Lending a car: what you need to know

Probably everyone has lent their car to someone else at some time or another. But who thinks about the fact that this may well entail legal consequences? It starts with insurance coverage and possibly ends with legal consequences. So what should you look out for if you want to lend your car out?

The most important facts in a nutshell

  • Who lends its car, should make on the one hand a handing over minutes and a loan contract, on the other hand inform the insurer.
  • In principle, the vehicle owner is initially liable in the event of accidents, traffic violations or if the car is unroadworthy, even if he is not responsible for them.
  • If you lend out your car but only specify yourself as the driver in the insurance contract, you risk premium increases and penalties.
  • If the hirer causes an accident with the vehicle, the vehicle's insurance will apply, not the hirer's insurance.

What is the difference between renting and leasing a car??

If you rent out your car, you make it available to another person free of charge. With a rental, on the other hand, the borrower pays a fee. Private car rental is possible, for example, via car-sharing portals where private individuals offer their vehicles for rent.

While contracts and general terms and conditions are already specified by the portal operator in the case of car sharing, it may make sense to draw up a rental contract when lending out your own car. In any case, before the vehicle is handed over, a protocol should be made regarding the condition of the vehicle. This will ensure that there are no disagreements about possible damages.

Pay attention to the group of persons in the insurance contract

The insurers ask in the insurance application, who uses the vehicle. Does this apply only to the policyholder, to spouses or to an unspecified group of persons? Depending on the number of users, the accident risk statistically increases and so does the premium. If you rent out your car, you should inform the insurer in any case. If, contrary to the contract, a third party causes an accident, there may be a reduction in benefits or penalty premiums. The penalty payment may well amount to a year's premium.

The situation is somewhat different if the vehicle owner leaves the vehicle to a third party due to an emergency or driving incapacity. If, after three glasses of wine, you ask your friend to drive you home instead of driving yourself, you are not acting in breach of contract but in accordance with the law.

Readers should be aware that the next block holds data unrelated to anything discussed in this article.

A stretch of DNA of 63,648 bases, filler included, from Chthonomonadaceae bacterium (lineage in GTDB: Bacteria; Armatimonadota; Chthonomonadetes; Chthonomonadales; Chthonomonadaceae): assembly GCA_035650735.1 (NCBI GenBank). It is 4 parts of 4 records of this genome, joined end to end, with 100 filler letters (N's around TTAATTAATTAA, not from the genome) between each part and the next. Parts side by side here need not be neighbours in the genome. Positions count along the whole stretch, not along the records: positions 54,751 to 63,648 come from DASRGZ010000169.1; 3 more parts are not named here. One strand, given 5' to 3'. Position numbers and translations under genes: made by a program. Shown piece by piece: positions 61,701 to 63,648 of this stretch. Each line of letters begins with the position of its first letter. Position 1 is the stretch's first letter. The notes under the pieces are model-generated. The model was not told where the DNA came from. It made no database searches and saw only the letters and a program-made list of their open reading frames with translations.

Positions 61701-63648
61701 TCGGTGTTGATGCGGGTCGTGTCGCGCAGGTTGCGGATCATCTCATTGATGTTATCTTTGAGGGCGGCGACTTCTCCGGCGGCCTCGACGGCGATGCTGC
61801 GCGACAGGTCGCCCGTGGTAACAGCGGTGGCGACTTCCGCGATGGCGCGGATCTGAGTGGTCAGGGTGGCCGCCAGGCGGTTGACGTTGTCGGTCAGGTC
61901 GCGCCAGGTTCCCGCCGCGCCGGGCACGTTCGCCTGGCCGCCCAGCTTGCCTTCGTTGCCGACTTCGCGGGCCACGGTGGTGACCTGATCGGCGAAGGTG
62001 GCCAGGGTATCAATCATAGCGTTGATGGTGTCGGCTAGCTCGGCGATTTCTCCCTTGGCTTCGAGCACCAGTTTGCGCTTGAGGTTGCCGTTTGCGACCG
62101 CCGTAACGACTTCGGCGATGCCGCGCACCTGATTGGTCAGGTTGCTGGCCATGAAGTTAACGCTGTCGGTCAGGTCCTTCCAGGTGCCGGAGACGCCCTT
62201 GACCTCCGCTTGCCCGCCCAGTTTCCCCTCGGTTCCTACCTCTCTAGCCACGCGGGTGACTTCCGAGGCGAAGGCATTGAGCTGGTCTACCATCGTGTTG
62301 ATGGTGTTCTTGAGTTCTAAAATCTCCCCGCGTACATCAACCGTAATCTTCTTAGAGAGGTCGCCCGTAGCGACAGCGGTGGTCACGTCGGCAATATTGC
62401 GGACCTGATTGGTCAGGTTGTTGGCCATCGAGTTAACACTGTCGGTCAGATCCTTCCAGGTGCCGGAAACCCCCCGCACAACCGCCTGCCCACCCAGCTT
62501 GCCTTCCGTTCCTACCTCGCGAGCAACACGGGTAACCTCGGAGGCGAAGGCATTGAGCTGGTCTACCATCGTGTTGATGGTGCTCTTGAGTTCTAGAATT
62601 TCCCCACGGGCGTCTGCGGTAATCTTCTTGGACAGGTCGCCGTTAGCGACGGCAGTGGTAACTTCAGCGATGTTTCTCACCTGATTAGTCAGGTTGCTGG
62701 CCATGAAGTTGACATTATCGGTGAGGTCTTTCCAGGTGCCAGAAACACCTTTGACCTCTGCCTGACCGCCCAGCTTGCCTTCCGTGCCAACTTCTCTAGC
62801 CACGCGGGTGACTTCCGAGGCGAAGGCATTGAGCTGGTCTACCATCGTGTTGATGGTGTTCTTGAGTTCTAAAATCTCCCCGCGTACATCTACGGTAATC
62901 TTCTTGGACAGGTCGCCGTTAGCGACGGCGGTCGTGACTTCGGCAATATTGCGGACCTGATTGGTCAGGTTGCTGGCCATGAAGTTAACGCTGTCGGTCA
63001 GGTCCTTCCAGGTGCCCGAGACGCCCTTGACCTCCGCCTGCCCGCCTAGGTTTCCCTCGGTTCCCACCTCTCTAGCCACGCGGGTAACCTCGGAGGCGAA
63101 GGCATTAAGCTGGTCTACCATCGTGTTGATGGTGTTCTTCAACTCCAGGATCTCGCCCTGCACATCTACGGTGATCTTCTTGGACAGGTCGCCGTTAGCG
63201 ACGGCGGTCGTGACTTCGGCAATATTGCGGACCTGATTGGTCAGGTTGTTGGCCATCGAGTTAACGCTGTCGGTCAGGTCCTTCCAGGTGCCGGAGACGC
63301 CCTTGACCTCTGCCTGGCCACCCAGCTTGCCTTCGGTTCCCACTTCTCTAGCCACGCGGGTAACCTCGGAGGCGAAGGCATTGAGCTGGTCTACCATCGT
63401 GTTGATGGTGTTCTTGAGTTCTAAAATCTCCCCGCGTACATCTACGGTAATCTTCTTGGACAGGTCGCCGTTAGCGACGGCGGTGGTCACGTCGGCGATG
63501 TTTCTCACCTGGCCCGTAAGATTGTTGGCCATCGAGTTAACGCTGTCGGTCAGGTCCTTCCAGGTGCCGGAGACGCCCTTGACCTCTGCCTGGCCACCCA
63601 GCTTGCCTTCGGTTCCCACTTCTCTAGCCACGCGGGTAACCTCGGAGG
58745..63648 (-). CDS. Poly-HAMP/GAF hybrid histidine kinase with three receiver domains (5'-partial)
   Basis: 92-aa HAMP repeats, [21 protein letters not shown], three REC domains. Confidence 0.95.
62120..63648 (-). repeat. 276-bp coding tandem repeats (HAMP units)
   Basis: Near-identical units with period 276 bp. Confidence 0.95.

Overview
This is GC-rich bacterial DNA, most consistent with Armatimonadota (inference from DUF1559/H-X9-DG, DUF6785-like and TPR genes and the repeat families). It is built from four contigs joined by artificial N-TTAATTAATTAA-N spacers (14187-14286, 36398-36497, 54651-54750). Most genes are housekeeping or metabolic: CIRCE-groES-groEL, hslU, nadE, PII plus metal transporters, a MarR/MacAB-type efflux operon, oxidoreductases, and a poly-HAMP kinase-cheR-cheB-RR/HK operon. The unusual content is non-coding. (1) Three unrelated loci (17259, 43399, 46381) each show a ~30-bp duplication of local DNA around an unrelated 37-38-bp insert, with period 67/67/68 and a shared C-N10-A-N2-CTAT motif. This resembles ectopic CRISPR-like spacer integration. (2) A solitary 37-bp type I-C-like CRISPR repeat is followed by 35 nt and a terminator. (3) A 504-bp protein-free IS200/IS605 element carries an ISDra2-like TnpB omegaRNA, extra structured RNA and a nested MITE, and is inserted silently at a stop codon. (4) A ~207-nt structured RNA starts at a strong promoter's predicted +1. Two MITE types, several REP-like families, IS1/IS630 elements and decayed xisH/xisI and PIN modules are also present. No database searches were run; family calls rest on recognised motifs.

What to look out for in advance when renting a car?

The car owner is responsible for the road safety of the car. If you rent out your car, you have to make sure that the car is roadworthy according to the road traffic regulations. The owner must make sure that the borrower is in possession of a valid driver's license. For the duration of the loan, he must hand over the vehicle registration document (registration certificate part I) to the borrower so that it can be presented at any time during a traffic control. Driving without a vehicle registration certificate costs a ten euro fine. If you rent out your car, you can reclaim the vehicle at any time.

What about liability for traffic violations??

In principle, the vehicle owner is initially liable if he cannot prove that a third party was on the road with his car. Assuming neighbor gets speeding ticket with borrowed car, proof of who was driving is easy based on photo. The neighbor has to pay the ticket, the car owner has nothing to worry about.

The situation is different if the car was parked in a no-parking zone and a police officer issues a parking ticket. The vehicle owner cannot prove that he has not parked the car in violation of traffic regulations, and therefore receives the ticket.

Liability in the event of an accident

Accidents are critical. First of all, of course, the motor liability of the borrowed vehicle takes effect if the borrower causes an accident and damages a third party. Damage to the vehicle, if any, is covered by comprehensive insurance. However, the vehicle owner can take recourse against the hirer for the damage if the latter is at fault or partially at fault for the accident. On the one hand, this applies if there is no comprehensive insurance, on the other hand, for the higher premium in the liability and comprehensive insurance after the upgrade. Partial cover does not apply in the event of an accident.

Both motor vehicle liability insurance and comprehensive insurance are vehicle-related policies, not person-related policies. You settle damages caused by the insured vehicle, regardless of who was driving. The liability insurance of the borrower does not cover the damage caused by him with the borrowed vehicle. This applies to both motor vehicle liability and personal liability insurance. However, some private liability insurances now offer the inclusion of cost coverage if an accident was caused by the policyholder and the vehicle owner is upgraded.

Lending a car: How to stay on the safe side

If you want to be nice and lend out your car, you will be even more annoyed afterwards if there is damage and the lender does not want to know about a cost transfer. This potential nuisance can only be avoided if you conservatively set up a loan contract. This includes:

  • The condition of the car with any previous damage
  • Who pays for which costs
  • Who is liable in case of doubt
  • From when to when the vehicle is lent
  • Who pays the possible deductible in the event of an accident

To avoid possible penalty premiums, it is essential to inform the insurer. In case of doubt, it makes sense to extend the circle of drivers in the insurance contract.

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